Kidneys are a pair of bean-shaped organs located at the back of the abdomen, which remove waste and extra fluid from the blood and pass them out of the body as urine.
Origin
The origin is the place where something begins.

Diagnosis

Diagnosis

High blood pressure (hypertension) doesn't usually have any symptoms, so the only way to find out if you have it is to get your blood pressure checked.

Healthy adults aged over 40 should have their blood pressure checked at least once every five years.

If you're at an increased risk of high blood pressure, you should have your blood pressure checked more often - ideally once a year.

Having this done is easy and could save your life.

This page covers:

Where to get tested

What the test involves

Ambulatory (24-hour) monitoring

Home testing

What your result means

Where to get a blood pressure test

You can ask for a blood pressure check - you don't have to wait to be offered one.

Blood pressure testing is available:

  • at your GP surgery - by a GP, practice nurse, healthcare assistant or self-service machine
  • at some pharmacies
  • at an NHS Health Check appointment offered to adults aged 40-74 in England
  • in some workplaces
  • at a health event

You can also test your blood pressure at home using a home testing kit.

The test

A stethoscope, arm cuff, pump and dial was normally used to measure your blood pressure, but automatic devices with sensors and digital displays are commonly used nowadays.

It's best to sit down with your back supported and legs uncrossed for at least five minutes before the test.

You'll usually need to roll up your sleeves or remove any long-sleeved clothing so the cuff can be placed around your upper arm. Try to relax and avoid talking while the test is carried out.

During the test:

  • you hold out one of your arms so it's at the same level as your heart, and the cuff is placed around it - your arm should be supported in this position with a cushion or the arm of a chair, for example 
  • the cuff is pumped up to restrict the blood flow in your arm - this squeezing may feel a bit uncomfortable, but only lasts a few seconds
  • the pressure in the cuff is slowly released and detectors sense vibrations in your arteries - a doctor will use a stethoscope to detect these if your blood pressure is measured manually
  • the pressure in the cuff is recorded at two points as the blood flow starts to return to your arm - these measurements are used to give your blood pressure reading

You can usually find out your result straight away, either from the healthcare professional carrying out the test or on the digital display.

If your blood pressure is high, you may be advised to record your blood pressure at home to confirm whether you have high blood pressure.

Ambulatory (24-hour) monitoring

Having a raised blood pressure reading in one test doesn't necessarily mean you have high blood pressure.

Blood pressure can fluctuate throughout the day. Feeling anxious or stressed when you visit your GP can also raise your blood pressure.

If you have a high reading, you may be asked to take some readings with a home blood pressure monitor or wear a 24-hour monitor that checks your blood pressure throughout the day. This will confirm whether you have consistently high blood pressure.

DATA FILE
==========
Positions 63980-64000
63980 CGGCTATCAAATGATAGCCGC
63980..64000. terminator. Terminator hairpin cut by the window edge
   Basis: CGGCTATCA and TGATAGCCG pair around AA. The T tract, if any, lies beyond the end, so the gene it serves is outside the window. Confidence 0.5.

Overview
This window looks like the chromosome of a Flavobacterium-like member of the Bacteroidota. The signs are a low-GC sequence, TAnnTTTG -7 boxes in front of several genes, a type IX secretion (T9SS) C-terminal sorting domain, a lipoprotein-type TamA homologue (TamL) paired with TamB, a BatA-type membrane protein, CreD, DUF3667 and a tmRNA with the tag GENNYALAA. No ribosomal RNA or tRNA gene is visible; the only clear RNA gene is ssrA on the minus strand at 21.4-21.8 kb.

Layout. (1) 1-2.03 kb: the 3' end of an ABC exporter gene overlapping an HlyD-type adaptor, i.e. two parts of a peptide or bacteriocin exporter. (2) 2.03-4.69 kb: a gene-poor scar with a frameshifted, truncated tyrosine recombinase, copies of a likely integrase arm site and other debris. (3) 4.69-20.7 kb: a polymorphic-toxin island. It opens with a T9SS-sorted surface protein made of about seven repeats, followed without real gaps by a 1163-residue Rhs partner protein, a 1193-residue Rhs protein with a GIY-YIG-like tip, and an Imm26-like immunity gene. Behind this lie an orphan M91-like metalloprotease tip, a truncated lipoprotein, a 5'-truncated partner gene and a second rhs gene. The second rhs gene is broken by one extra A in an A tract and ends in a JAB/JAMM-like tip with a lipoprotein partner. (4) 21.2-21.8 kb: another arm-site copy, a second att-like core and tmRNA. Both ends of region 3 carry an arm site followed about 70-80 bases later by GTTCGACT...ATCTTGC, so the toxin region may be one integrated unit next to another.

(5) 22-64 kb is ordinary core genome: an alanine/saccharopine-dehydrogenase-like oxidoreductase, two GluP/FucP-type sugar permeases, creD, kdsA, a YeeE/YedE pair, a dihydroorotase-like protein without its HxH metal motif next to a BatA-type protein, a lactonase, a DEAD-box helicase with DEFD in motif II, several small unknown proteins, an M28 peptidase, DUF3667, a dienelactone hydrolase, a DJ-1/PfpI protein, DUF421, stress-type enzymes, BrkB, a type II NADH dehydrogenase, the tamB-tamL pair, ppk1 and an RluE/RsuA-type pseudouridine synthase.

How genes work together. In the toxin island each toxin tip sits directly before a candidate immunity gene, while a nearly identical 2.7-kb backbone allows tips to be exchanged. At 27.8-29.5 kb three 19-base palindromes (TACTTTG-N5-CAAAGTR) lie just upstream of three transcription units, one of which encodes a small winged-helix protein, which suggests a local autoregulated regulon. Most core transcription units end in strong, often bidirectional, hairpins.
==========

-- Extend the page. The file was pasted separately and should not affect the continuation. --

This is known as 24-hour or ambulatory blood pressure monitoring (ABPM). 

Home testing

Blood pressure tests can also be carried out at home using your own digital blood pressure monitor.

Like 24-hour or ambulatory monitoring, this can give a better reflection of your blood pressure. It can also allow you to monitor your condition more easily in the long term.

You can buy a variety of low-cost monitors so you can test your blood pressure at home or while you're out and about.

It's important to make sure you use equipment that has been properly tested. The British Hypertension Society (BHS) has information about validated blood pressure monitors that are available to buy.

Understanding your blood pressure reading

Blood pressure is measured in millimetres of mercury (mmHg) and is given as two figures:

  • systolic pressure - the pressure when your heart pushes blood out
  • diastolic pressure - the pressure when your heart rests between beats

For example, if your blood pressure is "140 over 90", or 140/90mmHg, it means you have a systolic pressure of 140mmHg and a diastolic pressure of 90mmHg.

As a general guide:

  • high blood pressure is considered to be 140/90mmHg or higher (or an average of 135/85mmHg at home)
  • ideal blood pressure is considered to be between 90/60mmHg and 120/80mmHg
  • low blood pressure is considered to be 90/60mmHg or lower

A blood pressure reading between 120/80mmHg and 140/90mmHg could mean you're at risk of developing high blood pressure if you don't take steps to keep your blood pressure under control.

Find out more about what your blood pressure result means.


Treatment

Treatment

Simple lifestyle changes can often help reduce high blood pressure (hypertension), although some people may need to take medication as well.

Your GP can advise you about changes you can make to your lifestyle and discuss whether they think you would benefit from medication.

This page covers:

When treatment is recommended

Lifestyle changes

Medication

When treatment is recommended

Everyone with high blood pressure is advised to make the healthy lifestyle changes outlined below.

Whether medication is recommended depends on your blood pressure reading and your risk of developing problems such as heart attacks or strokes.

Your doctor will carry out some blood and urine tests, and ask questions about your health to determine your risk of other problems:

  • if your blood pressure is consistently above 140/90mmHg (or 135/85mmHg at home) but your risk of other problems is low - you'll be advised to make some changes to your lifestyle
  • if your blood pressure is consistently above 140/90mmHg (or 135/85mmHg at home) and your risk of other problems is high - you'll be offered medication to lower your blood pressure, in addition to lifestyle changes